Preparing your home for an appraisal

Home Prep Checklist

The condition of your home makes a difference in value; therefore the time before an appraisal is the perfect opportunity to complete repairs and home maintenance projects!

While cosmetic adjustments do not generally make a huge difference on appraisals, the appraiser will note the overall condition of the home and take photos. A tidy home with less furniture and more floor space has more appeal than a cluttered home because it looks spacious and well kept.

Outside Maintenance

  • Clean up debris
  • Mow lawn
  • Trim bushes and trees
  • Clean out and repair gutters
  • Replace cracked windows
  • Repaint window trim
  • Repair siding and roofing
  • Have routine maintenance done on furnace and air conditioner

Home Interior Maintenance

  • De-clutter and tidy up
  • Deep-clean: carpets, windows, etc.
  • Patch holes, clean, and paint walls
  • Replace peeling wallpaper
  • Fix loose cabinet handles
  • Replace burnt-out light bulbs
  • Repair leaky faucets
  • Replace damaged floorboards
  • Replace broken appliances

What is an appraisal?

An appraisal is an objective assessment of a property’s actual market value by a licensed/certified appraiser. Many varying factors contribute to a home’s value such as square footage, condition, and amenities, as well as the amount for which similar homes in the area have sold in the recent past.

What to expect

The appraiser will look at the foundation, siding and roofing, walls, floor, plumbing, lighting, etc. and note any defects or damage. The appraiser will measure your home, sketch the layout, and take interior and exterior photos. At the inspection, the appraiser will also note the material used in your home and the overall quality and condition.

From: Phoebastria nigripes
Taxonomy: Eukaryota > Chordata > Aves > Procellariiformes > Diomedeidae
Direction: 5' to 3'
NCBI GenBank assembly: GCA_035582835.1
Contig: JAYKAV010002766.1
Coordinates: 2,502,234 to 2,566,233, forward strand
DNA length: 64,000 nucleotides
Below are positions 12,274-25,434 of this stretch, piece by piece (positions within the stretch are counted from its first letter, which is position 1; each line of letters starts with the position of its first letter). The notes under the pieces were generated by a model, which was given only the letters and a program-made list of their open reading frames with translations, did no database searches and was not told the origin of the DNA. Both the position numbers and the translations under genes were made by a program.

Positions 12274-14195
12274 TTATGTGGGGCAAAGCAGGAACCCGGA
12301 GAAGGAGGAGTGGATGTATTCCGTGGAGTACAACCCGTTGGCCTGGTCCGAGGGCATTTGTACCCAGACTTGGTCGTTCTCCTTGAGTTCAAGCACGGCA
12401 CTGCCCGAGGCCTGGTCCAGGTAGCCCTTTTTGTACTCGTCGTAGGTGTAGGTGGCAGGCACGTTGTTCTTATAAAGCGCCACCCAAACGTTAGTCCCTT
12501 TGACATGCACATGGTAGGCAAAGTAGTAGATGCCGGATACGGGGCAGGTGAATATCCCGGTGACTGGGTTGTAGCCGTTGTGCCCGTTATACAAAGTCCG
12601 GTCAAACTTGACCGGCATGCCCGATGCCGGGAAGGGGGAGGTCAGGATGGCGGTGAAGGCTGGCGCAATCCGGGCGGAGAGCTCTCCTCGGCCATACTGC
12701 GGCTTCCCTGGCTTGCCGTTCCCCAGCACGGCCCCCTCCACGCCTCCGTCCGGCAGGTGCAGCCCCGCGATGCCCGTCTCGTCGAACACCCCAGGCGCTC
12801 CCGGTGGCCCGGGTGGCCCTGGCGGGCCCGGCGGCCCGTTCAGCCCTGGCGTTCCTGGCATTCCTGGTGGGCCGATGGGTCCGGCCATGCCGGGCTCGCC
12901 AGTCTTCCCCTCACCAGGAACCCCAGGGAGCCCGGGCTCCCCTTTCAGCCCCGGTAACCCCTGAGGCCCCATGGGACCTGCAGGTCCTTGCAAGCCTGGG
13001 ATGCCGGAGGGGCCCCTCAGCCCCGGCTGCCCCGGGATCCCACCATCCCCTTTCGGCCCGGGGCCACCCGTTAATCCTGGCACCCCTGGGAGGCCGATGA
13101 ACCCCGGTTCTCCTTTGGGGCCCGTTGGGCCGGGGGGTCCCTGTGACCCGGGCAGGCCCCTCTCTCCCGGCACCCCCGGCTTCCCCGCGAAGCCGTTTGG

Talk to the appraiser

As professional appraisers, our job is to analyze the best available data to support our results. We welcome any information you can provide or verbally support about the property and neighborhood during the appraisal inspection. The information may or may not help the appraiser’s final results, but we believe it is the appraiser’s responsibility to analyze all data available in the normal scope for the work assignment.

Make a list of improvements including the year the work was completed. List new appliances, new roof, painting, flooring, heating, cooling, sprinklers, remodeling, and any other work you would like the appraiser to notice. Include a short list of the home’s best features as well. This can help the appraisal because it draws attention to things that set the home apart. Be sure to provide permits for any additions that have been made.

FHA Compliance

Loans sanctioned by the Federal Housing Administration (FHA) need to meet certain criteria in order to pass an appraisal inspection. The following is a list of items (Mtg Ltr 2005 ML 48) to check before the appraiser arrives:

  • Adequate access from bedrooms to exterior of home.
  • Leaking or worn out roofs. If there are 3 or more layers of shingles on leaking or worn out roof, all existing shingles must be removed before re‐roofing.
  • Evidence of structural problems such as foundation damage caused by excessive settlement.
  • Defective paint surfaces in homes constructed pre‐1978.
  • Defective exterior paint surfaces in homes constructed post‐1978 where the finish is otherwise unprotected.
  • Verification of HOA information
  • For FHA orders: Plans or mini-blueprints
  • Standing water against the foundation and/or excessively damp basements.
  • Hazardous materials on the site or within the improvements.
  • Faulty or defective mechanical systems (electrical, plumbing, or heating).
  • Evidence of possible structural failure (e.g., settlement or bulging foundation wall).

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